Religion in Croatia

Croatia is a country located in Southeastern Europe, on the Adriatic Sea. It is bordered by Slovenia, Hungary, Serbia, and Bosnia and Herzegovina. Croatia has a population of over 4 million people and its capital city is Zagreb. Croatia’s landscape is mostly coastal plains with some rolling hills and mountains in the interior, making it great for outdoor activities such as skiing, hiking, and camping. The climate in Croatia is Mediterranean with hot summers and mild winters. Croatia has a rich history dating back to the Roman Empire and is known for its culture, architecture, food and wine. The country offers many attractions such as beautiful beaches along the Adriatic Sea coast plus stunning national parks like Plitvice Lakes National Park where visitors can marvel at cascading waterfalls surrounded by lush forests. Croatia also has numerous medieval cities that are worth exploring such as Dubrovnik which was designated as a UNESCO World Heritage Site in 1979. See for other countries that start with letter C.


The dominant population group is Croats. Part of the Serbian people’s group, which was previously the second largest, was forced to leave the country following Croatia’s recapture of Slavonia and Krajina.

The population density in Croatia is 72 residents per km 2, and the largest population concentration is in a band from the Zagreb area and north. The most important cities are Zagreb (694,000 residents, 2012), Split (175,700) and Rijeka (144,300).

People in Croatia


In Croatia, kaykavian, čakavian and štokavian dialects are spoken by the South Slavic language, formerly called Serbo-Croatian or Croatian Serbian and today sometimes Central South Slavic. Serbo Croatian has four main dialects: kaykavian, čakavian, štokavian and torlakic.

According to thesciencetutor, the official language is Croatian, which, like the Serbian, Montenegrin and Bosnian standard languages, is based on štokavian dialects. Languages ​​recognized as regional or minority languages according to the Council of Europe’s language statute are Italian, Hungarian, Ukrainian, Russian (Rutinian), Czech, Slovak and Serbian. Croatian is also recognized as a regional or minority language in Serbia, Hungary and Romania, is one of the three official languages ​​in Bosnia and Herzegovina and may be used officially in Montenegro.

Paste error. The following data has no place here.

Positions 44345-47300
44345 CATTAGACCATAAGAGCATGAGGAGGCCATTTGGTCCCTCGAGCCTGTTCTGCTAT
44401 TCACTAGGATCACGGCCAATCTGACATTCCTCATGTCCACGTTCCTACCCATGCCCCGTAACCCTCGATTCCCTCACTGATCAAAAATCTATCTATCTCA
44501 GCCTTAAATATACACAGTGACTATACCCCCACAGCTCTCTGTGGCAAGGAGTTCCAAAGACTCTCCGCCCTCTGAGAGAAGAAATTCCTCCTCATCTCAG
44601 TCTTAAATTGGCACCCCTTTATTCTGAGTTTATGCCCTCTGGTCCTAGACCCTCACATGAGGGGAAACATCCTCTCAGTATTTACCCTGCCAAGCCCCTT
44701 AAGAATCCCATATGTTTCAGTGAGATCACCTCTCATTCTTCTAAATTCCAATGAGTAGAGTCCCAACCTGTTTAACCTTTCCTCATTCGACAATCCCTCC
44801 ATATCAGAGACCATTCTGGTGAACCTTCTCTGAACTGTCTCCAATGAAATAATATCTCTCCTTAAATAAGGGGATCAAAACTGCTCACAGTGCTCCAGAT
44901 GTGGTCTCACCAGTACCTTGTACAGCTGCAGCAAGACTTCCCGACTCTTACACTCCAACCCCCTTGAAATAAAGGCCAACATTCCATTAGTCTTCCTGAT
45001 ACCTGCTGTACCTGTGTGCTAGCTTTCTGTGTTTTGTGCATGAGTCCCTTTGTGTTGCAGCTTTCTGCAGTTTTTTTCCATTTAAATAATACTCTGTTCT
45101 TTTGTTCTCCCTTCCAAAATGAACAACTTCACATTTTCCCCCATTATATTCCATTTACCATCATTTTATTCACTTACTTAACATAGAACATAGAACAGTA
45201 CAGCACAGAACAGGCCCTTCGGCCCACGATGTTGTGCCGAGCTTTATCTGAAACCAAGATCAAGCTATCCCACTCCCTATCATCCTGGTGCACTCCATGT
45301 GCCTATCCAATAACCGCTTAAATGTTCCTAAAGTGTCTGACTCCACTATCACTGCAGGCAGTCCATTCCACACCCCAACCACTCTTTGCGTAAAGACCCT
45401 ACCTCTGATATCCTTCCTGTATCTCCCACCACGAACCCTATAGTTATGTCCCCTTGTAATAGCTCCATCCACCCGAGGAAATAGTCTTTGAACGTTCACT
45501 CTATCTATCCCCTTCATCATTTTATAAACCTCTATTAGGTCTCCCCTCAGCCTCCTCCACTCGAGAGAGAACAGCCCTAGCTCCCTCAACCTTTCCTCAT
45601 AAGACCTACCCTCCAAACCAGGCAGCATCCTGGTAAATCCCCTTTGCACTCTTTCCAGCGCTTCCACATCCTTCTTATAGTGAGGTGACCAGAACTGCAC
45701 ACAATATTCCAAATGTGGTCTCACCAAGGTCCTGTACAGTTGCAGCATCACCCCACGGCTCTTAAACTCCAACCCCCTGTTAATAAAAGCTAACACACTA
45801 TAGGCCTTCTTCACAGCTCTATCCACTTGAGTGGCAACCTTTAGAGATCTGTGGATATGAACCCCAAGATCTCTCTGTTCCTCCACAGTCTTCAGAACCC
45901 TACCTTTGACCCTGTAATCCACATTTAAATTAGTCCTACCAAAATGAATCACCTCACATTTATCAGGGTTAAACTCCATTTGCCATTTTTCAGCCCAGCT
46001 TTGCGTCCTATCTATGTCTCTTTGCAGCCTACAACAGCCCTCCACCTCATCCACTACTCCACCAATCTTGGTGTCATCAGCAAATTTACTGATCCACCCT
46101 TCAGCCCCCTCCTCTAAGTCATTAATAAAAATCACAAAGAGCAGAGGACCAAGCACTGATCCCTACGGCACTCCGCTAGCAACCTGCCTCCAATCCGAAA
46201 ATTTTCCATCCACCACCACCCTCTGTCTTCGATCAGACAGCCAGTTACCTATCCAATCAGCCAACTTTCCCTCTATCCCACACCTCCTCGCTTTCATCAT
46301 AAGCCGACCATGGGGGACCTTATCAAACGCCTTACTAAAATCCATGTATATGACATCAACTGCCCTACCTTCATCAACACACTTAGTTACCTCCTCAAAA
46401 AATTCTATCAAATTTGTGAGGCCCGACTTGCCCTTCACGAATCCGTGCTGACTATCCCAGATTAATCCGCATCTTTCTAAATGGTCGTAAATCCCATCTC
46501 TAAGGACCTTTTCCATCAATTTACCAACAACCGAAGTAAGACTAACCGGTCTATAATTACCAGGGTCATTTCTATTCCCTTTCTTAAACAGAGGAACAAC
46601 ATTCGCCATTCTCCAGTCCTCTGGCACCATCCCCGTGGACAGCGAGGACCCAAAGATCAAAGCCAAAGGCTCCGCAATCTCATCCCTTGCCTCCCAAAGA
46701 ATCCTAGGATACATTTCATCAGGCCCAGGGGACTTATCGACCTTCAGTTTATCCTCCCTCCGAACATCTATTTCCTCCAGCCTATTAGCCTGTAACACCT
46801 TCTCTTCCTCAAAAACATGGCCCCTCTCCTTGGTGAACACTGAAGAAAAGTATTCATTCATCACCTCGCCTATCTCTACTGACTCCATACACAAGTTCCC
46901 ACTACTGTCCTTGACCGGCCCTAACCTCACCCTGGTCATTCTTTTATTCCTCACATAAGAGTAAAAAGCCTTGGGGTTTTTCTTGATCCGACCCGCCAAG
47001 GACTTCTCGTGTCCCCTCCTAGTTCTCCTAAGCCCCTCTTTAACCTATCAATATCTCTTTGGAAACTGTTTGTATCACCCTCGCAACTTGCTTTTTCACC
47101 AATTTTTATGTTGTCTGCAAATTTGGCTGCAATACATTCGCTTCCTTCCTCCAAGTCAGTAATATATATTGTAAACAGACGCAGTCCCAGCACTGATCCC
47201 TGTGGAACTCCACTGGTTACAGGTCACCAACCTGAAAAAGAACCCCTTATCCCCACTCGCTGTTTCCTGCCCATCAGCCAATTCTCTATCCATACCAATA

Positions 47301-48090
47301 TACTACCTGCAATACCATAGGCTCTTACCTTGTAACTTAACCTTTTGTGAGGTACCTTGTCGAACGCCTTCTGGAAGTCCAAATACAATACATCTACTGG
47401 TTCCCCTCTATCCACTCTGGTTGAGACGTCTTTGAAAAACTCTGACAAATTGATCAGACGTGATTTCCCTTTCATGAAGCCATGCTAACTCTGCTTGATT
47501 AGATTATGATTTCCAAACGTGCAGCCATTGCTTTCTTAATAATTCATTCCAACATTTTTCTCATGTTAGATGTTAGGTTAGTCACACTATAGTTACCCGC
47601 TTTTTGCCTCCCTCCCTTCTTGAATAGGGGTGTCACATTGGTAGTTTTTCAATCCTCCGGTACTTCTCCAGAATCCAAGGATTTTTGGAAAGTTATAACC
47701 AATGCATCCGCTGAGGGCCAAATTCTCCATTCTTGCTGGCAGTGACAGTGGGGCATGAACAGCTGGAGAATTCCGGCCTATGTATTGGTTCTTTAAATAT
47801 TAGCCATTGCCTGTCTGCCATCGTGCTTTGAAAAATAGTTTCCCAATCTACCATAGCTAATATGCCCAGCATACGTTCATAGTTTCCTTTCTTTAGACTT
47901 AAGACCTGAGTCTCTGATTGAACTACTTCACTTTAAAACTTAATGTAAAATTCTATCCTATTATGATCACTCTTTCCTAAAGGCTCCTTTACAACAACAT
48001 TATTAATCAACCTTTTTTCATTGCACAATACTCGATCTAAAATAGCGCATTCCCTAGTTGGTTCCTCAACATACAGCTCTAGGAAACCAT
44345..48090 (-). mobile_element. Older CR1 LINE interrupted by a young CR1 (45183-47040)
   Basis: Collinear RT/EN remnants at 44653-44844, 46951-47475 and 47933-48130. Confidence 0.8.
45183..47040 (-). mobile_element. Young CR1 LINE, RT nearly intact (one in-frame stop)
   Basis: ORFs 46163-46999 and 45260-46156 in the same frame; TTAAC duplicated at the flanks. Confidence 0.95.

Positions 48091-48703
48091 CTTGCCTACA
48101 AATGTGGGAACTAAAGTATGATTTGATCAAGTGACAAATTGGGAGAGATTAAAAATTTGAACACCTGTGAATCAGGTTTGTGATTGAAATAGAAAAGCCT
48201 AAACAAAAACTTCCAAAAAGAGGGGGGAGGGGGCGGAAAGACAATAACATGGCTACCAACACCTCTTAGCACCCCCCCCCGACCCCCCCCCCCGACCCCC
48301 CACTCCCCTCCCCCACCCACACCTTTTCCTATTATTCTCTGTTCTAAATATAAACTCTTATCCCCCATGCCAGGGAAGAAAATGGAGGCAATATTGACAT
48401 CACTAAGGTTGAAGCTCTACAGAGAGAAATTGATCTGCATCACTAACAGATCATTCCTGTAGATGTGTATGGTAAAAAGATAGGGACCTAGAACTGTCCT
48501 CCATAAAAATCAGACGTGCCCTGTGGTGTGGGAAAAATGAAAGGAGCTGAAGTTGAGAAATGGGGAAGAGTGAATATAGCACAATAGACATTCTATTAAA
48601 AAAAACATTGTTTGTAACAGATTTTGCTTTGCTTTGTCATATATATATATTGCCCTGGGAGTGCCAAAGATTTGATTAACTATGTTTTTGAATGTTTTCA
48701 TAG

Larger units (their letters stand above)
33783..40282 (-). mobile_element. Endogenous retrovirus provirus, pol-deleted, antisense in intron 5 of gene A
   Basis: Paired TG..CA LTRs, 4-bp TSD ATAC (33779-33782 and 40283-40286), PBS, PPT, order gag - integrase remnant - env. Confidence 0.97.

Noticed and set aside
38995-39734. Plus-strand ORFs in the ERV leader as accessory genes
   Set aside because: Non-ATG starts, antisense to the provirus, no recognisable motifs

The Roman Catholics have historically been in the clear majority. On their side, however, there have been minorities of Orthodox, especially in the province of Slavonia, and elements of Protestants.

In the 11th century, the church in Croatia was tied to the papacy, following impulses from both Rome and Constantinople during the 8th century. The celibacy of the priests was carried out and the previously used Slavic liturgy was suppressed in favor of Latin worship. During the 19th century, Bishop JJ Strossmayer (1815-1905) played a crucial role in the Croatian Catholic identity. He participated in the First Vatican Council in 1870 as a leading opponent against the idea of papal infallibility.

Some Roman Catholic leaders supported the fascist regime in Croatia during World War II, which contributed to the tension with the later Yugoslav government and its anti-religious policies under Tito. The Roman Catholic Church is led by an archbishop in Zagreb.


Zagreb, (ty. Agram, young. Zágráb), capital and largest city in Croatia; 688,000 residents (2011). The city is located on the river Sava and is an important traffic hub; the international Pleso airport is 17 km SE of the city center. Zagreb is the country’s leading industrial city. machinery, chemical and electronic products and textiles and food are manufactured. In addition to the city’s university, founded in 1669, there are other higher education institutions as well as several museums, galleries, libraries, theaters and concert halls. The city hosts several annual international fairs, which take place in the suburb of Novi Zagreb.

The Square of the Republic (Trg republic) is the center of the capital, starting from the 5 km long business street Ilica. From the northern part of the street a stairway leads to the upper district. North of the square is the district of Kaptol, while the so-called lower district constitutes the area south of the square and extends down to the railway station area. Near the Republic Square are among others. the archbishop’s residence, the market square Dolac on the flat roof of a market hall, the Catherine church with its baroque facade, the St. Mark’s church and many prestigious Baroque-style houses. The neo-Gothic cathedral with two 105 m high towers is Zagreb’s landmark; its oldest parts are from 1200-t. The city is the seat of both a Roman Catholic and a Serbian Orthodox archbishop.

The city originated from 1000-t. around the fortified seat of the local archbishop and a nearby royal fortress. Zagreb belongs to the part of Croatia that was never conquered by the Ottomans. It grew in the 1800’s. to a significant commercial and university town and recovered fairly quickly on a powerful earthquake in 1880, which included damaged the cathedral. The growth of the actual metropolis and industrial center took place in the 1900’s.

Croatia Religion